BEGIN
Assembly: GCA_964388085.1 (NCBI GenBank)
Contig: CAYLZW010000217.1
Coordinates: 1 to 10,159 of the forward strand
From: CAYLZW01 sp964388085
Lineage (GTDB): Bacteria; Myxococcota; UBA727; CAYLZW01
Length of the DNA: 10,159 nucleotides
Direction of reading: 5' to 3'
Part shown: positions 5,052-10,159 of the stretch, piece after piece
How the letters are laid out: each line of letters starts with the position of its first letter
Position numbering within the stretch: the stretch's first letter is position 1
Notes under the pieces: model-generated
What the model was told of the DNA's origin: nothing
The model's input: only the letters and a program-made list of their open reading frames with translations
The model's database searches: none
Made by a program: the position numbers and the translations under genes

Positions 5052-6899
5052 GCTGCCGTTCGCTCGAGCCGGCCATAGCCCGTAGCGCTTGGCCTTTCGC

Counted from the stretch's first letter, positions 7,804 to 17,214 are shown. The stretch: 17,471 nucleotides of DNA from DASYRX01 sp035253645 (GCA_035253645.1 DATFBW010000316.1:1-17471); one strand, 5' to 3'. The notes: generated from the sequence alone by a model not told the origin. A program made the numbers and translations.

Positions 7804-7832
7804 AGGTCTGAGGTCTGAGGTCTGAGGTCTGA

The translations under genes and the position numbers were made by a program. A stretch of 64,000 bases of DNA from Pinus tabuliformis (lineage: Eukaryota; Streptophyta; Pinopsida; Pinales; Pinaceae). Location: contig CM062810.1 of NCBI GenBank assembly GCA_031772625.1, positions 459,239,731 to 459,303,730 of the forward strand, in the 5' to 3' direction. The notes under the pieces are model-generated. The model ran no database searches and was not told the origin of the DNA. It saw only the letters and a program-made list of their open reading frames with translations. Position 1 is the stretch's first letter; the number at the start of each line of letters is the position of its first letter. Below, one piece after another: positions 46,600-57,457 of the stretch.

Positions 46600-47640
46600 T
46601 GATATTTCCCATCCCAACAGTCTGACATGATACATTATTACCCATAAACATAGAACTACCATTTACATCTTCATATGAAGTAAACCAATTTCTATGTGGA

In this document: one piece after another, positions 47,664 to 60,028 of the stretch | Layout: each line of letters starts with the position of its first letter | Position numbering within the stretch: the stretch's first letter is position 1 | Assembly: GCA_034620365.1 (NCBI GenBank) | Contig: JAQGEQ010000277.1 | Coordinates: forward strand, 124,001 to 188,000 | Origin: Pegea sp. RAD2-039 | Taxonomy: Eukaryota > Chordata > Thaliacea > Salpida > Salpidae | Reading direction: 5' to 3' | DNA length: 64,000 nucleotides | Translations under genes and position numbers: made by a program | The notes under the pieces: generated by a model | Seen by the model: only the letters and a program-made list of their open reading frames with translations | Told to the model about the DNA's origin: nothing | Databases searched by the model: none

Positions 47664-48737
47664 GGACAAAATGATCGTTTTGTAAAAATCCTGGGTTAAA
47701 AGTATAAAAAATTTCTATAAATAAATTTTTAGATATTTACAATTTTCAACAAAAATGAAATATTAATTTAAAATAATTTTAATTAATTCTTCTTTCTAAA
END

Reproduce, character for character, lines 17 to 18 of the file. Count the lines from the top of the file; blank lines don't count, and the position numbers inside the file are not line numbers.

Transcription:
5052 GCTGCCGTTCGCTCGAGCCGGCCATAGCCCGTAGCGCTTGGCCTTTCGC

Counted from the stretch's first letter, positions 7,804 to 17,214 are shown. The stretch: 17,471 nucleotides of DNA from DASYRX01 sp035253645 (GCA_035253645.1 DATFBW010000316.1:1-17471); one strand, 5' to 3'. The notes: generated from the sequence alone by a model not told the origin. A program made the numbers and translations.